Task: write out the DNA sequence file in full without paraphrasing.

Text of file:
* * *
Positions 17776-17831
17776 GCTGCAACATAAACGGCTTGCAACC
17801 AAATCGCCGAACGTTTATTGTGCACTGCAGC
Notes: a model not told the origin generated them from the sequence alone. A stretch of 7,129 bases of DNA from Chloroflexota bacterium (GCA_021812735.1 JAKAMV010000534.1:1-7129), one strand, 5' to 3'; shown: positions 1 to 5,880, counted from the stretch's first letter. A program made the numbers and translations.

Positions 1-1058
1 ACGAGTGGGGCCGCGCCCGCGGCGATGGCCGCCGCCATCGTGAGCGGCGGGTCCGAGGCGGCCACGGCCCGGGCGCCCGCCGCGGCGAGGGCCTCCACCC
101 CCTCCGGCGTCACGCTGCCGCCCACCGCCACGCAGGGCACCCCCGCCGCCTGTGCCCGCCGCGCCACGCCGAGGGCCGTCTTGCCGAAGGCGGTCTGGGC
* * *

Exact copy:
Positions 17776-17831
17776 GCTGCAACATAAACGGCTTGCAACC
17801 AAATCGCCGAACGTTTATTGTGCACTGCAGC
Notes: a model not told the origin generated them from the sequence alone. A stretch of 7,129 bases of DNA from Chloroflexota bacterium (GCA_021812735.1 JAKAMV010000534.1:1-7129), one strand, 5' to 3'; shown: positions 1 to 5,880, counted from the stretch's first letter. A program made the numbers and translations.

Positions 1-1058
1 ACGAGTGGGGCCGCGCCCGCGGCGATGGCCGCCGCCATCGTGAGCGGCGGGTCCGAGGCGGCCACGGCCCGGGCGCCCGCCGCGGCGAGGGCCTCCACCC
101 CCTCCGGCGTCACGCTGCCGCCCACCGCCACGCAGGGCACCCCCGCCGCCTGTGCCCGCCGCGCCACGCCGAGGGCCGTCTTGCCGAAGGCGGTCTGGGC